Social justice was a critical theme across the conference, and both Jasmine and Rajiv highlighted it in their keynotes. Both stressed the need for us to let the under-represented voices be included, to support open pedagogies rooted in care and love. Part of that care is to recognise that not everything can or should be open. We need to create safe spaces for our students to have critical conversations, to help them develop their own voices, introduce them to a range of sources – not just “the white men”, and then give them the choice of where, how and when they want to put themselves in the open (as Laura’s keynote illustrated).

As ever it’s so hard to condense a conference experience into a blog post. From the opening plenary discussion keynote, where all the speakers rooted the conference in our current reality, OER x Domains 21 was, for me a very timely and necessary experience. Timely as it’s a year into the pandemic and teaching remotely, necessary as we all need to have space to get together, to share our stories, to learn from each other, to show our support and care for each other in a different space.

For me the overriding sense was of community, of care, of open humaneness (thank you Tutaleni Asino) of focusing on what really matters “we are teaching students not content” as Jasmine Roberts reminded us ; we are not humans “doing”, we are humans “being” said Glasgow College Student President Nicolas Garcia, in the opening plenary keynote . We might still be figuring out just how we can “be” in these still unsettling times, but open education, social justice and care are all great navigation points for this journey.

Many thanks to all the co-chairs, the organising committee, ALT and Reclaim staff , keynotes, presenters and participants alike for creating another great conference. Yes, collectively we all indeed did “do it again”. And it’s not over yet! There are workshops next week so do check them out. I’m delighted to be part of one around the potential future for BYOD4L. Wendy Taleo and Sarah Honeychurch invited everyone to contribute to an open zine in their Collective Hope short recording session. So here’s a little montage of some of my visual highlights.

Gasta time again #GastaGoesGlobal

Earlier this week I once again joined a great set of speakers (Maha Balil, Leigh Graves-Wolf, Martin Weller, Mark Brown & Frank Rennie) to almost a year to the day, take part in Gastas Goes Global 2. The brain child of Tom Farrelly, Gasta sessions are basically a set of short (5 minute) presentations, with lots of audience participation counting speakers in and cutting them off if they exceed the time limit. You can read more here.

This year the online organisation and facilitation really moved up a notch (tho’ it was pretty impressive last year too). So many thanks to everyone involved in the set up, streaming and feedback of the event. Having a 5 minute time visible on screen was both useful and slightly panic inducing. Particularly when it got to a minute and you still had about another 5 minutes of “stuff” to say!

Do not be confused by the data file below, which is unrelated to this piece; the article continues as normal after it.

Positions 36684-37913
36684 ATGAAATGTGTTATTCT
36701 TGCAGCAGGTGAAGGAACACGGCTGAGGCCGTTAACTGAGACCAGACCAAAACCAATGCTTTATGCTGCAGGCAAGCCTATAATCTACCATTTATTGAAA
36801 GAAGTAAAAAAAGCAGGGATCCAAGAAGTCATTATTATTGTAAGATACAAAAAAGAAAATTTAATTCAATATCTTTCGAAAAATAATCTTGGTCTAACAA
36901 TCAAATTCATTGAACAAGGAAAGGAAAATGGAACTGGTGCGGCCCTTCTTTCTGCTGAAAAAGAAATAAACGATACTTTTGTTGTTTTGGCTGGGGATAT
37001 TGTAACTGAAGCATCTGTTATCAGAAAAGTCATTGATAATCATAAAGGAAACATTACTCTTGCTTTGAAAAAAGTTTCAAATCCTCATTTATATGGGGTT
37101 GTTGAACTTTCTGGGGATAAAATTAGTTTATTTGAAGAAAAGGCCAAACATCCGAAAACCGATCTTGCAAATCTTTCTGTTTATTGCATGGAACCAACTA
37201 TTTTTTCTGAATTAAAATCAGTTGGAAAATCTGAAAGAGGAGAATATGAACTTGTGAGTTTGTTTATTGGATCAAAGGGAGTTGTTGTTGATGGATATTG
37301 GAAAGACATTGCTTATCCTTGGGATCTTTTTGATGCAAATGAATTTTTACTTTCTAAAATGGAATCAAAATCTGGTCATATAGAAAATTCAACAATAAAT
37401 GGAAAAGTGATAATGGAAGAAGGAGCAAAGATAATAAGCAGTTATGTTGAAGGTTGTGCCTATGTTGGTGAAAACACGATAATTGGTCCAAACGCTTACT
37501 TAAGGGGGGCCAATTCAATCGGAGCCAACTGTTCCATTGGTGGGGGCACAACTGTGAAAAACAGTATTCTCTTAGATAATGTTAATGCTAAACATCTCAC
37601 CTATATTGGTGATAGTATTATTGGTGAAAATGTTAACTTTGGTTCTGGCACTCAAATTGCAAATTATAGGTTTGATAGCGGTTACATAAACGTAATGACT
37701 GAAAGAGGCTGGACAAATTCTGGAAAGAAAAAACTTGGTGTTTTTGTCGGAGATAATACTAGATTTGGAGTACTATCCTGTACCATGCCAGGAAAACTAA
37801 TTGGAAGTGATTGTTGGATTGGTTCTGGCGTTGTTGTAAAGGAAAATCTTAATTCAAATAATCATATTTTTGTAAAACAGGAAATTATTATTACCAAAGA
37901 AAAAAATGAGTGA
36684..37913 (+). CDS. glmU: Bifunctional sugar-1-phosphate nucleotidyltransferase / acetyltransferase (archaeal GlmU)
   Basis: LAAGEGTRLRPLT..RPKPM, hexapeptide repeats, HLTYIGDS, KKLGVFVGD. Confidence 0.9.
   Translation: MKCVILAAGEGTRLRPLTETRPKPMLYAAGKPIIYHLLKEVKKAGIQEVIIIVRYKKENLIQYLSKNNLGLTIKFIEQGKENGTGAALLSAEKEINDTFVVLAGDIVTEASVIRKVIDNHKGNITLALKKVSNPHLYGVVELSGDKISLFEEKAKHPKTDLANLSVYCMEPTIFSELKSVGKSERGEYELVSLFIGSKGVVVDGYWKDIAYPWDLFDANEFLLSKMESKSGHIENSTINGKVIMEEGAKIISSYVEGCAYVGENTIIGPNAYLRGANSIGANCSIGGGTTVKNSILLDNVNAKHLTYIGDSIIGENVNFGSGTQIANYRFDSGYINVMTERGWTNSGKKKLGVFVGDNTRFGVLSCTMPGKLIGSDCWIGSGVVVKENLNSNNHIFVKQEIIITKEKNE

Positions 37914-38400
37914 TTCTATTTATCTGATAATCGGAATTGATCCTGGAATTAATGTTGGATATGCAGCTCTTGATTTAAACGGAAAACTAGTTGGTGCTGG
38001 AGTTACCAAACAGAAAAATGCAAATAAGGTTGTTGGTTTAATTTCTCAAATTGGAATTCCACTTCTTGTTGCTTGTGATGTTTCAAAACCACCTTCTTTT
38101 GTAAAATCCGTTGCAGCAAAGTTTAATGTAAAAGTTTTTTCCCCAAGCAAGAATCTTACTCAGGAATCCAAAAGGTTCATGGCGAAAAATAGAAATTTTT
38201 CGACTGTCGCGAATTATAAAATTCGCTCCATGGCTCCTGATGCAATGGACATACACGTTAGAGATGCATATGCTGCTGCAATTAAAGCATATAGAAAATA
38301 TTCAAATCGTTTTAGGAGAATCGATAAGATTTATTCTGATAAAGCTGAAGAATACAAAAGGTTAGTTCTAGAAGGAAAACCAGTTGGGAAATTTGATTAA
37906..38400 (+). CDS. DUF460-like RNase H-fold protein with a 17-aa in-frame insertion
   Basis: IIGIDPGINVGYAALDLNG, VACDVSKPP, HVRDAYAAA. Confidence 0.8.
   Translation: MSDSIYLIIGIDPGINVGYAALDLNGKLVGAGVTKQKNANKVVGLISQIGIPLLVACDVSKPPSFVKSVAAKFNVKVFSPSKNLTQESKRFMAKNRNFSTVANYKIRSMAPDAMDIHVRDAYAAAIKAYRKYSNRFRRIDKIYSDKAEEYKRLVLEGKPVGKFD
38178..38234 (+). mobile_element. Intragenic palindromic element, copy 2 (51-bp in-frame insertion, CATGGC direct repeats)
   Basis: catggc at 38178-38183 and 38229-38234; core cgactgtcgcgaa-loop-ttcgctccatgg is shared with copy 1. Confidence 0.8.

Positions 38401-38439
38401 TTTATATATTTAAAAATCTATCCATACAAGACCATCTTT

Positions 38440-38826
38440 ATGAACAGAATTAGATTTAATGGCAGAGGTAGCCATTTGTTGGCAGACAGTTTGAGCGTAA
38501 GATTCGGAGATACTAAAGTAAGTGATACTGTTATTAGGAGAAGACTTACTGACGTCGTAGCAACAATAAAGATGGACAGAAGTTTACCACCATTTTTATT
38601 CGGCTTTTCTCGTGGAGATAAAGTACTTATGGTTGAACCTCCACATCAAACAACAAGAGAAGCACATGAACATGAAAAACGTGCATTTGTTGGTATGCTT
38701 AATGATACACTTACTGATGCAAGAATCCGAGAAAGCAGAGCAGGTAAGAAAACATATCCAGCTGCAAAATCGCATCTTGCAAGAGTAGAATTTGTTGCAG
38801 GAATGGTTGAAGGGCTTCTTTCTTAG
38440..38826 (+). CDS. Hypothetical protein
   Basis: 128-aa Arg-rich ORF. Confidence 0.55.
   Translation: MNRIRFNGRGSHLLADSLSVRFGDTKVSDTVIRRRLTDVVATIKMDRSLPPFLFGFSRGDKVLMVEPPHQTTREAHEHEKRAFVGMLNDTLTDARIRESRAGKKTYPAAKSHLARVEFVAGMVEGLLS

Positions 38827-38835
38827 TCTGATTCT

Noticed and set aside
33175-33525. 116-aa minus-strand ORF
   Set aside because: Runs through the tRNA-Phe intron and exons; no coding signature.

Another addition this year is an open book to accompany the event. All the speakers have been asked to submit an article based on their presentations. I’m glad of the opportunity to do that as I did have to cut out quite a bit of what I had planned to say. More of that in another post!

In Tom’s introduction he said that one year on, this was a chance to reflect, to review and most importantly share experiences of the past year. One point I wanted to make, but I don’t think I got over as well as I’d hoped is that although it felt like everything changed last year, it also feels like nothing actually changed either. . The oil tanker of education (particularly higher education) is still traveling on the same, well worn route. There hasn’t (as yet) been widespread changes to core curriculum, to our “scheduling” of teaching, to notions of what “being” a student is now. But maybe I just haven’t seen them yet. The disruption of lockdown hasn’t really invoked any radical changes to the overall structures of our education systems. But, again maybe that’s just my interpretation, so please contradict me and challenge me, dear reader.

One element I that I know I did rush through was the importance of community. That has been so important for everyone in and outwith education. The Gasta itself is/was/ such a fabulous example of community action, generosity of spirit, of expertise, of time, of kindness, of care, of good humour and most importantly sharing. For me it was another energising experience. From the focus of care from Maha, to the wonderful poetry to help soothe the soul from Leigh, to the unexpected analogies with Jaws from Martin, all the speakers brought a wealth of stimulating thoughts to the session.

At the start of my talk I said I was tired, but on reflection, I think weary is a more accurate word to use in my context. I’m weary of lockdown, of restrictions, of missing places and people. I’m also wary of what might actually be ahead. There is some hope, but we are not over “all this” yet.

So many thanks to Tom and all team for putting on such a great event.

Here’s a link to my slides, and yes they are the same ones I used last year, which I felt was appropriate, as I’m still wondering “so what now?”